Troy Senik lauds Rubio in his discussion of potential VP nominees:
The almost painfully obvious choice. Energizes conservatives, but would attract moderates. Comes from the vote-rich electoral battleground of Florida. Creates inroads to Hispanic voters without pandering (anyone who sees Rubio on the stump will know that he was not chosen on the basis of identity politics). Best of all, it tees him up for a future presidential bid, regardless of whether Romney wins or loses.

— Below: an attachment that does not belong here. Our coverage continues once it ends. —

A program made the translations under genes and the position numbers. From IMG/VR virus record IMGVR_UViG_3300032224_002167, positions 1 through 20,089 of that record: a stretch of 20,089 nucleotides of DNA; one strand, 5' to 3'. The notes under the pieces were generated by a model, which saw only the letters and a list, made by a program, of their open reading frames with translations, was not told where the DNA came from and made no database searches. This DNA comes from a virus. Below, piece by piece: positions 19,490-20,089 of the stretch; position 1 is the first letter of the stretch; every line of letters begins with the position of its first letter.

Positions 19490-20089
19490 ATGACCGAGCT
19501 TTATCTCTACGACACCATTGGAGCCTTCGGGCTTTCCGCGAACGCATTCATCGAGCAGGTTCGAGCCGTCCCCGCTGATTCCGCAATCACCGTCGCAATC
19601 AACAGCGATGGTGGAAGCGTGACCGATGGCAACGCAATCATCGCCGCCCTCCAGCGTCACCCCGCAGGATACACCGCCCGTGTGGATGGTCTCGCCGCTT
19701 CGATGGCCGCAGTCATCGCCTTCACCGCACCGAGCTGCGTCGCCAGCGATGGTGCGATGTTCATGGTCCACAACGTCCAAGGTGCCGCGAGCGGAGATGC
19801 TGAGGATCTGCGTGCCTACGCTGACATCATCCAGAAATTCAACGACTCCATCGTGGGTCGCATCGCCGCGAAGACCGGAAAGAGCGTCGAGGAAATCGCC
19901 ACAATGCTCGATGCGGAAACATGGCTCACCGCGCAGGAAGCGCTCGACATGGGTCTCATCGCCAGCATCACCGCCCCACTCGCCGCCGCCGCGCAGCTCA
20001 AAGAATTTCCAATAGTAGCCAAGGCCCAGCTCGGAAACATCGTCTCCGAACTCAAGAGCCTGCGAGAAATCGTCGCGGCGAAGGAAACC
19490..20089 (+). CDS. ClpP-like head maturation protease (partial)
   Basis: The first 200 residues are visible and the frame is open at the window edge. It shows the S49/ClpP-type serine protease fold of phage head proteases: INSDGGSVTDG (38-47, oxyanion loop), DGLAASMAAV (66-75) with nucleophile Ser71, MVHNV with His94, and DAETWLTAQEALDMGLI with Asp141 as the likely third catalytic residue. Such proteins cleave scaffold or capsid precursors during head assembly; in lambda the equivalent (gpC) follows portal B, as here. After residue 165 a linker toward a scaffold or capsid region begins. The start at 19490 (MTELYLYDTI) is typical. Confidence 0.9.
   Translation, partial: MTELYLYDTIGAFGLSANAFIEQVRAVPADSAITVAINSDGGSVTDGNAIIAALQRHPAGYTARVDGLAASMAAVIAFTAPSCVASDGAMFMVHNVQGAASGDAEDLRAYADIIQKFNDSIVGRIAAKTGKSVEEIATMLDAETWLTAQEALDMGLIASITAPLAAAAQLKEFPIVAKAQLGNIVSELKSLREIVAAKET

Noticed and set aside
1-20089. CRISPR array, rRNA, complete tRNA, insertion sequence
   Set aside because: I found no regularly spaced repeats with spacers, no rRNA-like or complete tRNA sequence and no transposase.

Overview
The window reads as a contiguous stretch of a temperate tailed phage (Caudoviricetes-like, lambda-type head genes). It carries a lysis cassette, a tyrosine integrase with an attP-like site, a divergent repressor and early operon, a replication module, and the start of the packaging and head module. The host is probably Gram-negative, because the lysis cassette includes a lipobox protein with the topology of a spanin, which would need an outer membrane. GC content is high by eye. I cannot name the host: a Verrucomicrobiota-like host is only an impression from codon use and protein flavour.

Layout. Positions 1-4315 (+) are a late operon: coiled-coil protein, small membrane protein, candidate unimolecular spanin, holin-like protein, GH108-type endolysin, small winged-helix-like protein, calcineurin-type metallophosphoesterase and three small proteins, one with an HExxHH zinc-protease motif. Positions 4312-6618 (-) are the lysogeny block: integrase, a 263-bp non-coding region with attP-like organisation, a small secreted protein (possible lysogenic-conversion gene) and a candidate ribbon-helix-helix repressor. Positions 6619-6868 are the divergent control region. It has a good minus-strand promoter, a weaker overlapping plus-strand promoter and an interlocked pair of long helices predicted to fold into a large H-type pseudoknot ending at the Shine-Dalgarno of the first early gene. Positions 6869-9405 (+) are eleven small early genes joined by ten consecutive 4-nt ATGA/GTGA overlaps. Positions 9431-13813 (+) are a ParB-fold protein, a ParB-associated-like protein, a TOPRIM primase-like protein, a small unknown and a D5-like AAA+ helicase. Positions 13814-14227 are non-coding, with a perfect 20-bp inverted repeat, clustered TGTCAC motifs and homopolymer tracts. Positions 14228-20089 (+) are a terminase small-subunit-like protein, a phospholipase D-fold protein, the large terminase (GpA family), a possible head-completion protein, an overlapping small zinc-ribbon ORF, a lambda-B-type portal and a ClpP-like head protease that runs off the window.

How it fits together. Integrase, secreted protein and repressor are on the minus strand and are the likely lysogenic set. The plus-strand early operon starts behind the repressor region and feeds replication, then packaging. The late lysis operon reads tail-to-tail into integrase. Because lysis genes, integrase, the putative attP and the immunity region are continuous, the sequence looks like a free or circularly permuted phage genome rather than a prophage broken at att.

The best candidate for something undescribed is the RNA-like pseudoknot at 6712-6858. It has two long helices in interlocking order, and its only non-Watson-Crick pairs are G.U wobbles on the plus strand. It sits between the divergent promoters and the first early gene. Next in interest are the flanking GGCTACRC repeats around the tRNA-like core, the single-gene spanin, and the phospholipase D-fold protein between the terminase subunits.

Is there anything in this summary that is correct? As far as I can see, there is just one. Selecting Rubio as the VP nominee would energize conservatives. None of these other things would happen as Senik describes. If we look at the 2010 exit polls, we find that Rubio underperformed among moderates compared to Republicans nationally. What is it specifically about him that would attract moderates? Rubio comes from a vote-rich battleground state, but the evidence so far suggests that he would not help the Republican ticket in Florida as VP and might even become a drag on it. The assumption that he can make “inroads” with Hispanic voters outside Florida is based almost entirely on his ethnicity and nothing else. To the extent that they know who Rubio is, most Hispanic voters nationally are not supportive, and one reason for this is that the ideological gap between them and Rubio is so large. If Romney selects him as VP and Romney loses, Rubio will join a long list of defeated VP nominees that never become their party’s nominee. Unless a Romney-Rubio ticket prevailed this year, Rubio’s selection as running mate would mean that any future presidential bid would probably fail.